[Up-date: This morning,(18/4) Pepsi announced results: by the magic of Accounting, it managed to convert an $0.64 EPS number into a non-GAAP EPS of $0.89 on a non-GAAP basis. Voila, a $0.25 improvement, with only a little effort required !! ]
“Never attempt to win by force what can be won by deception.” ― Niccolò Machiavelli, The Prince
Most UK and US Companies issue trading statements Quarterly, in addition to their Annual Results. It is an opportunity for Investors to see how their Companies are progressing and what the future may hold. This appears to be getting increasingly difficult to discern, however, as Executives are becoming “creative” in how they present their figures: investors are having to work ever harder to avoid having the wool pulled over their eyes. Although Companies are legally obliged to report GAAP compliant earnings numbers, they are increasingly emphasising non-GAAP, “Pro Forma” figures to both analysts and investors. The use of “one off” or non-recurring charges (which somehow recur every quarter!), share buy-backs (often debt funded), research and development costs, regulatory and litigation costs and the cost of issuing stock options are all removed from the pre-tax profit figure, thus increasing the EPS (or Net Profit), outcome. It is important to understand whether these write-off’s are truly “exceptional” or merely the costs of doing business. Alcoa (a US commodity company, and traditionally the first major US Firm to report Quarterly numbers in every cycle, seems to have mastered the art- how “exceptional” do the charges in the following chart look?
The difference between the two is rising, as of Q4 2015, the ratio between the two is 0.67 (GAAP S&P 500 EPS $19.92 , Non- GAAP $29.49). well below the normal 0.9x ratio. GAAP earnings have now fallen for 3 consecutive quarters, and the P/E Ratio is now 21 x on a GAAP basis. On the “Pro Forma” numbers the P/E is 16.5 x, which looks much better (on the face of it). The last time the difference was this large was in 2008, and that didn’t end well.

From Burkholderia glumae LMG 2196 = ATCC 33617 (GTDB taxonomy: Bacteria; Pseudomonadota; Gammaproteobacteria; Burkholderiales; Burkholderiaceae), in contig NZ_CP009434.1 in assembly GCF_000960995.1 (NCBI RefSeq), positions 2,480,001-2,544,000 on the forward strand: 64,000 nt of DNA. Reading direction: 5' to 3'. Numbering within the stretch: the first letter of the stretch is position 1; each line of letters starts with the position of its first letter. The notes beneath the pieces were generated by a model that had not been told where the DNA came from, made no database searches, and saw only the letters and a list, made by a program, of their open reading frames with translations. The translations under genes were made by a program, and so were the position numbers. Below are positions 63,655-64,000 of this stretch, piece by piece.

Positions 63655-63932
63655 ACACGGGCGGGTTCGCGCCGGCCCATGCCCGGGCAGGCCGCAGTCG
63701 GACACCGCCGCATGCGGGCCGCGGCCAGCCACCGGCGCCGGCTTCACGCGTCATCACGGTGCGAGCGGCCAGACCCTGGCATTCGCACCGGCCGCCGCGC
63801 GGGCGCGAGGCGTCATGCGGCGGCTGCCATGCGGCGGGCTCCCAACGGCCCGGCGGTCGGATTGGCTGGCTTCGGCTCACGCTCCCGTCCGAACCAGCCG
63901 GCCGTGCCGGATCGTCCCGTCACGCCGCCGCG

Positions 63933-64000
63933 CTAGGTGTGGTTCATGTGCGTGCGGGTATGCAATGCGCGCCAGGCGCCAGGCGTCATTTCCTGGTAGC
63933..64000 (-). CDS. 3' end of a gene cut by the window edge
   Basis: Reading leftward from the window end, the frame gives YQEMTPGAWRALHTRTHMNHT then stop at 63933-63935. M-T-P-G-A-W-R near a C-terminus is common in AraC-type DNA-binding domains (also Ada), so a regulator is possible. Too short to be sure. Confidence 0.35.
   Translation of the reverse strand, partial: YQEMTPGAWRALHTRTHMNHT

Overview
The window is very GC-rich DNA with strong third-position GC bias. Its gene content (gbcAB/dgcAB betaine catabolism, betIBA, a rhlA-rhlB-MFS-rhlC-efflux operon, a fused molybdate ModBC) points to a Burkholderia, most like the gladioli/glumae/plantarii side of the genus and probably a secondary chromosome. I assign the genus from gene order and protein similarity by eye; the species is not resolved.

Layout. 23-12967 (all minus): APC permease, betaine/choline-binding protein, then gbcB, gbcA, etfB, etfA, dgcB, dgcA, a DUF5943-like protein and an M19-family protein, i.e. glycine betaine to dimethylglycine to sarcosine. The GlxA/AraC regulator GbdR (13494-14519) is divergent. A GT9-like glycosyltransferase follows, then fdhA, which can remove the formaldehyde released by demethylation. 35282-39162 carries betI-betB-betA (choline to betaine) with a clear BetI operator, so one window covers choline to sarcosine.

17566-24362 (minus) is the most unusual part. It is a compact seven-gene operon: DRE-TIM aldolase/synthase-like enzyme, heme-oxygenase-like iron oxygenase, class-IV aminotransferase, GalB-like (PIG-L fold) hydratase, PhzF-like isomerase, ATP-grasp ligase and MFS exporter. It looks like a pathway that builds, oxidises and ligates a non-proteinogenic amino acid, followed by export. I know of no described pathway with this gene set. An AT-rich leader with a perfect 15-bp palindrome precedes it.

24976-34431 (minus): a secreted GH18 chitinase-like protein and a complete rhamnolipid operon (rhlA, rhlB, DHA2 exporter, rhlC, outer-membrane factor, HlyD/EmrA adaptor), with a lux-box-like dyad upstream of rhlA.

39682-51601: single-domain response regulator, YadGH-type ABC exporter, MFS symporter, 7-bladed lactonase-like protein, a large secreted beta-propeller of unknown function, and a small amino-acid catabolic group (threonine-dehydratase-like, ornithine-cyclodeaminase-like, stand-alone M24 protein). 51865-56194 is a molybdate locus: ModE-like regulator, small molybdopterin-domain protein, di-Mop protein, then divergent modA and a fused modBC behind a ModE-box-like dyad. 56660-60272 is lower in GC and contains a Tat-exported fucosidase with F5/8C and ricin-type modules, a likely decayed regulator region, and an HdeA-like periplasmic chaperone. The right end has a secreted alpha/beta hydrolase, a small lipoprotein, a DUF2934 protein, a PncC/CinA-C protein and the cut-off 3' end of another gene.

Why do Companies adopt these tactics? The chart below suggests that the Stock price is dominant in their thinking (and the second factor is closely related to the first). The large stock option ownership by executives is germane to this issue- more worryingly, this Bloomberg article suggests that the economic situation is forcing companies to get “creative” to offset perceived credit risk, which could affect Corporate liquidity in the near term: unless they use the discretion afforded to them by the accounting watchdogs (the FASB in the UK, the Public Company Accounting Oversight Board in the US) they run the risk of “losing the confidence” of investors, which could have dire consequences for the Firm (and thus their careers).
To a certain extent, the divergence between the two accounting measures are inevitable consequences of the business cycle. Asset write-downs for example usually reflect news that is already known, and thus GAAP earnings will tend to fall more sharply in downturns and rise quicker in recoveries, since asset write-offs for example hit the GAAP EPS number harder, yet are excluded from the non GAAP numbers.
The use of non-GAAP numbers tells us that executives are less confident than they appear. It behoves us to bear this in mind when we hear analysts cheer leading, urging us to buy, buy, buy all manner of assets. But the reality is that all (or nearly all) the information required to make an informed judgement is available-Companies announce GAAP earnings too, because they have to; for many analysts, the effort required to actually read through them is too great. We know that analysts and pundits have an in-built bias towards bullishness, but investors can do their homework; if they choose not to, caveat emptor applies.
The charts above highlight what we need to look out for: it is of course possible that these differences will work themselves out- there is no inevitability about a recession (or anything else for that matter). It is therefore important not to get too carried away in either direction-but that of course is what the financial industry wants, since it encourages investment activity, and thus commission revenue-if it seems hard to time movements in the overall market, think how much harder it is to identify “winning stocks” when you cannot be sure of earnings power across whole swathes of the market- the solution we favour is indolence.